Her midrange game was short all night, perhaps on account of playing just yesterday. All told, a good portion of the performance can probably be attributed to the game yesterday. It was hard-fought, and there was only a short break.

Two straight years with at least one tournament win for Jalie Mitchell in the Frisco version of this tournament.


2019 CUSA Tournament Day 2: More Mean Green

Both basketball squads were in action yesterday and both produced quality wins. The men are always going to get a little more praise than the women, but Jalie Mitchell has the more recent tournament success.

Last year NT rode a pair of upsets into the semi-final round before losing to eventual winners WKU. This year they beat 8th-seeded Southern Miss in an ugly game to earn the right to take on top-seeded Rice at 11am.

The last time NT took on Rice — then ranked #25, now ranked #24 — deep into the game with the Owls pulling away in the 4th quarter to win. Rice is undefeated in league play, and is led by 6’9″ Nancy Mulkey and 5’9″ Erica Ogwumike.

After the last matchup Jalie Mitchell was quoted as saying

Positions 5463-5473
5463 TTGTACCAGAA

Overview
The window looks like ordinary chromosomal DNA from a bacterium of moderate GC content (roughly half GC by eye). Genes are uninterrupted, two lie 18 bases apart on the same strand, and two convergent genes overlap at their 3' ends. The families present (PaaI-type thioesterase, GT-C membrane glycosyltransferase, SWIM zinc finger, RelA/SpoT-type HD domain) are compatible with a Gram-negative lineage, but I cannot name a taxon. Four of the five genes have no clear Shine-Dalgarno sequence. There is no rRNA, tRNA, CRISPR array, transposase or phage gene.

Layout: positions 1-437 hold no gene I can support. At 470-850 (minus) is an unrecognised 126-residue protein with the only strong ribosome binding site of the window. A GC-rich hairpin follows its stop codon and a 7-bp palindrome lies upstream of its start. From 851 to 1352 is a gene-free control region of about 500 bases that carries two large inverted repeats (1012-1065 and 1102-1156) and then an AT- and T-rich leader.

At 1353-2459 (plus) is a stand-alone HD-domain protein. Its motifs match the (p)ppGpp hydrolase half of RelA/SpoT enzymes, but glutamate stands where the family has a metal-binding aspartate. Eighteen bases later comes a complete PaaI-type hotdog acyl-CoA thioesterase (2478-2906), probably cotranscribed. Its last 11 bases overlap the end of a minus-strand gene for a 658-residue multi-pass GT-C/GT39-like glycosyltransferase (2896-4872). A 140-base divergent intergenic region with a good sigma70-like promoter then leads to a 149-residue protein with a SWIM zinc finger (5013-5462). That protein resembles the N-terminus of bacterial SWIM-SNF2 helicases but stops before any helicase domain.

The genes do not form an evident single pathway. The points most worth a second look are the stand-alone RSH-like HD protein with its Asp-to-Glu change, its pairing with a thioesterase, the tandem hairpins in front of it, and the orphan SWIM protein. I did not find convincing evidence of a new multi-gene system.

Our players and staff believe we can beat Rice and play with anybody in this league. I thought we played hard for 40 minutes, and I think we will be prepared to win as many games as possible,

Jalie Mitchell

The men have a giant hurdle to overcome as well in WKU, the most talented team in the league led by imposing 6’11” Charles Bassey.

The last time WKU visited the DFW area, the beat NT with a dominant first-half in front of a huge Super Pit crowd. The beginning of the now well-known shooting woes began there.

Still, NT always plays a little bigger than their short-stature suggests and there is hope. F Zach Simmons played outside of his mind yesterday, and Umoja Gibson looked like the sharp shooter he needs to be when he didn’t have to take ball handling duties. With Ryan Woolridge and Jordan Duffy back in their normal roles, everything resembled the look this team had early in the season when they were top-four contenders and not also-rans.

It was just a little over a month ago that we all thought the WKU game in Denton was a preview for pod play and not the beginning of a slide down the standings. Whatever the case, this team’s road to the NCAA tournament was never going to be with a regular season resume.

It, was and still is, all about the league tournament.

So here we are, the most talented team in the league with the best team in the conference possibly waiting after that. This is what we all wanted from North Texas.

North Texas vs WKU

Line: WKU -3.5
Kenpom: 43%

Let us be honest: the numbers say we are bad offensively, good offensively, and do not match up well in any significant category.

The real question of course, is if any of that matters come 8:30pm on Court A.